Report: Cost cuts threaten U.K. patients

LONDON, July 29 (UPI) -- Managers in Britain's public health service are deliberately delaying operations to save money, an official report says.

The report by the Cooperation and Competition Panel, an independent watchdog that advises the National Health Service, said operations are being delayed in hopes patients will opt for private treatment, The Daily Telegraph reported Thursday.


Some NHS executives insist the delays would lead to savings as "experience suggests that if patients wait longer, then some will remove themselves from the list."

Interpreting that statement, the panel said: "We understand that patients will 'remove themselves from the waiting list' either by dying or by paying for their own treatment at private sector providers."

But NHS managers, who are already limiting surgeries for cataracts, hips, knees and tonsils, say they must withhold or delay some treatments because the government has ordered the NHS to cut costs by $33 billion by 2015.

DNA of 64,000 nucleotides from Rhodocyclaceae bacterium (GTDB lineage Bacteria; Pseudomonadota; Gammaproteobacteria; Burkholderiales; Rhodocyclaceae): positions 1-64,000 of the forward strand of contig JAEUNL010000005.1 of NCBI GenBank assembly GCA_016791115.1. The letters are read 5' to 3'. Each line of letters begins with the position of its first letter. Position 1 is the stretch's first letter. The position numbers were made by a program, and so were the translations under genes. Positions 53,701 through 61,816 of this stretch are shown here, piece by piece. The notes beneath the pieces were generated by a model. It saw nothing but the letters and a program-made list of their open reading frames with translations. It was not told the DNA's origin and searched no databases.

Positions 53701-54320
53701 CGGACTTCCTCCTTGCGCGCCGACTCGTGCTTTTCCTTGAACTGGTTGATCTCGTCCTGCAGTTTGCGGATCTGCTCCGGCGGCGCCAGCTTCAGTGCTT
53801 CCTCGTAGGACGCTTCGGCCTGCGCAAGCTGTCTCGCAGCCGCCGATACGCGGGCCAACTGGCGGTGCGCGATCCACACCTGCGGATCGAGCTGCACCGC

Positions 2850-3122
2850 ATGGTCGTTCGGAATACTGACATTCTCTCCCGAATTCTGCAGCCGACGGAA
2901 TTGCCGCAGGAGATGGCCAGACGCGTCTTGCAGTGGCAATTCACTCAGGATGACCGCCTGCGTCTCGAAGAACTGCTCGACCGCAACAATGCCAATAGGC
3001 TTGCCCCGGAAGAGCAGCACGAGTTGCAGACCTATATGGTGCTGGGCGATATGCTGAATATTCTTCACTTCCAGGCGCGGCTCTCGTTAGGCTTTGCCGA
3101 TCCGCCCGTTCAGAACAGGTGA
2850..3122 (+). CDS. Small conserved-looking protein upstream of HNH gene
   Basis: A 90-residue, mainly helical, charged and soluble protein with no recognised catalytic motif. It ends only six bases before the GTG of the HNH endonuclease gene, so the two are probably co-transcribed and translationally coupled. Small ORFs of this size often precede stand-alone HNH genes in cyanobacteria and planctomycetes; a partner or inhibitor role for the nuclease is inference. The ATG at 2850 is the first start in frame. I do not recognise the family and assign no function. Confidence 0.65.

Patient advocates say that is unacceptable.

"It is outrageous that some primary care trusts are imposing minimum waiting times," said Katherine Murphy, chief executive of the Patients Association.

"The suggestion that it could save money because patients will remove themselves from the list by going private or dying is a callous and cynical manipulation of people's lives and should not be tolerated."


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